boards are often not well developed.
• Most angels see this as an opportunity
                             opportunity.
• At these stages in a company's development, it is
                                structure.
  easy to improve the corporate structure
• This can significantly improve the probability of a
          f li     t
  successful investment. t
It’s A Little Different in the US
• Most of what is written about angel investing
  comes from America.
• I speak most often to g p of US investors.
     p                  groups
• There are differences in style and legal structure.
• Most US angel investors use preferred shares.
• Some of the reasons are built into their tax
  system.
• A lot is just legal familiarity.
Pref Shares and Convertibles
• Most VCs still require pref shares.
• This can make sense for later stage companies
  and larger financings.
• Recently, angels have been using convertible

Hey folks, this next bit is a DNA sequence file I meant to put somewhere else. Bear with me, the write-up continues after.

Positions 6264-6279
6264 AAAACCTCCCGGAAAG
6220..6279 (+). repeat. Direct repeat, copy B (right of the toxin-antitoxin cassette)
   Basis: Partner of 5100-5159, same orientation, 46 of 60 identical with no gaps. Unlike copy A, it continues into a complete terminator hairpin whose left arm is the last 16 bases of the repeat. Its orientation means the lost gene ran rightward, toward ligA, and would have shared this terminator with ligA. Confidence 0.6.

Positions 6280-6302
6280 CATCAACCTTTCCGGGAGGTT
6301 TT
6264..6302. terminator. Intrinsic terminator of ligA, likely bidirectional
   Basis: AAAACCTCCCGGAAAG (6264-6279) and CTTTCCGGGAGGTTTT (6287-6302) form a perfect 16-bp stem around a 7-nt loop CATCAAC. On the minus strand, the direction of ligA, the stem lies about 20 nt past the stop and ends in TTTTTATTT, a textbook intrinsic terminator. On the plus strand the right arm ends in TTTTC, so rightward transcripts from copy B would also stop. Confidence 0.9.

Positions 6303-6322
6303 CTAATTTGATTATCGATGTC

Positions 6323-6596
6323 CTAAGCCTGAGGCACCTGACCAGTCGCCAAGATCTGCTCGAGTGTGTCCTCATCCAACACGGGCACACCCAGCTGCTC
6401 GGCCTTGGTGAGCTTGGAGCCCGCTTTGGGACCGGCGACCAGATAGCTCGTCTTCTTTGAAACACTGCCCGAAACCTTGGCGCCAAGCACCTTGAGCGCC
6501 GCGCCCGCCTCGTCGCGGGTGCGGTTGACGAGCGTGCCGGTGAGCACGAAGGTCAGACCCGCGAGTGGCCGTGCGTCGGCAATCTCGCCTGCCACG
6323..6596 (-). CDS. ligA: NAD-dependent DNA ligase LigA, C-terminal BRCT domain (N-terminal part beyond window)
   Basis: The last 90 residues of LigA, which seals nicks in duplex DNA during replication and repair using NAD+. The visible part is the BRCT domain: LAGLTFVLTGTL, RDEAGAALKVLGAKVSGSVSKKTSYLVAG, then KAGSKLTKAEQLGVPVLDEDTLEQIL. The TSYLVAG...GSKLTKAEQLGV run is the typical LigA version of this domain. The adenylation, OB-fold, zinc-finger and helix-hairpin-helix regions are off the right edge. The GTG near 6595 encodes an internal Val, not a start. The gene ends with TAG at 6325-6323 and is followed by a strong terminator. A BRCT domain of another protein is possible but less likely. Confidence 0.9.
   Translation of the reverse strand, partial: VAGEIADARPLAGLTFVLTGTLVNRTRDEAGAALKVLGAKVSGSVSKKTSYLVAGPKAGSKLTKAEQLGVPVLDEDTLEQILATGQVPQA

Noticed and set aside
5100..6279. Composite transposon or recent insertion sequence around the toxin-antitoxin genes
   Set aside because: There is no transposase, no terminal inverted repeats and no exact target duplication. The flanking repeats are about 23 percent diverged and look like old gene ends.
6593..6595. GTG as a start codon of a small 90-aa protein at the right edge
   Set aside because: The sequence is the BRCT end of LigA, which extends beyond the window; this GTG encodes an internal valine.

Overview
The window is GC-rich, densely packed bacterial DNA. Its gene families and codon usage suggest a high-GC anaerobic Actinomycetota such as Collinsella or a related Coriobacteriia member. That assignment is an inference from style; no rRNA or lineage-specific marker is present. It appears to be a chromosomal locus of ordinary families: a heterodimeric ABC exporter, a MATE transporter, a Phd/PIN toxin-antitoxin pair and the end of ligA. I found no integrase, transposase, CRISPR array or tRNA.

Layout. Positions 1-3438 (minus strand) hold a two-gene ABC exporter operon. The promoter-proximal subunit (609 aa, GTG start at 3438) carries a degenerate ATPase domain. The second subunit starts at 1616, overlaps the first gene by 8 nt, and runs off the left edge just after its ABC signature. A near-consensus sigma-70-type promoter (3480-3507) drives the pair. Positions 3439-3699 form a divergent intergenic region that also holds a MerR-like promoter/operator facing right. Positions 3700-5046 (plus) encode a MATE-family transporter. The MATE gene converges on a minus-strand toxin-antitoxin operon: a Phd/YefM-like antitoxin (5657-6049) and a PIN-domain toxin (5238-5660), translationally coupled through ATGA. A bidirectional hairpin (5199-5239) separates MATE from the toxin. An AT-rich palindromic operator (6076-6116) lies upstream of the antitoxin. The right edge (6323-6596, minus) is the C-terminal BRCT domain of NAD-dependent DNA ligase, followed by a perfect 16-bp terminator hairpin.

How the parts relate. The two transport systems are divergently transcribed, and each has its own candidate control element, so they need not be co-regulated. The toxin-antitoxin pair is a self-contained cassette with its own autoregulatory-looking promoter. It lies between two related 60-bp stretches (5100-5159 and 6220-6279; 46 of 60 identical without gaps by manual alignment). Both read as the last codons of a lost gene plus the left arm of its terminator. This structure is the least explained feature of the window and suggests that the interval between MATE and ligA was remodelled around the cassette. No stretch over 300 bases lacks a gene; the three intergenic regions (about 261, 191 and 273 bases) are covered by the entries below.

notes.
• As protection against VC terms and structures.
• In my opinion, almost never fair to the angels
        opinion                           angels.
• The ‘discounts’ would have to be much higher
                                unpalatable.
  and time based and therefore unpalatable
      g
Exchangeable Shares
• Combines the best ideas in the convertible notes,
• With a more fair, and intuitive, pricing mechanism.
• The idea is simple:
                  p
   – Angels invest in commons shares (like we have
     always done)
     At h      i       h    h       k           h i
   – A the price per share that makes sense at the time.
   – But if a VC comes along later and gets a better kind of
     shares like prefs we can convert into those shares to
     shares,      prefs,
     get the same benefits.
   – The pricing on the angels’ shares does not change,
     just the terms and conditions.
Fairness
• Successful early-stage investing is always
  win-win.
• If the agreement is not actually fair, and seen
          g                      y     ,
  to be fair,
• today and in the future
  today,           future,
• the lack of fairness itself can be sufficient to
  cause an embryonic company to die   die.
   g
Alignment
• Means that everyone is working toward the same